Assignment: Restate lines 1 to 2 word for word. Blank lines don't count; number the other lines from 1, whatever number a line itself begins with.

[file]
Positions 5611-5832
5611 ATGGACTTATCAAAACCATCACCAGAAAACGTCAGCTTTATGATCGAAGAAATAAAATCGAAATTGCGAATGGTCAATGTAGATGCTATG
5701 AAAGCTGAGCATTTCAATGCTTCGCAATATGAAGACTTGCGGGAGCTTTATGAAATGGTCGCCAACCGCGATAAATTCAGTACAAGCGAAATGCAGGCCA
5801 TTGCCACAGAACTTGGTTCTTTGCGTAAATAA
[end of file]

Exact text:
Positions 5611-5832
5611 ATGGACTTATCAAAACCATCACCAGAAAACGTCAGCTTTATGATCGAAGAAATAAAATCGAAATTGCGAATGGTCAATGTAGATGCTATG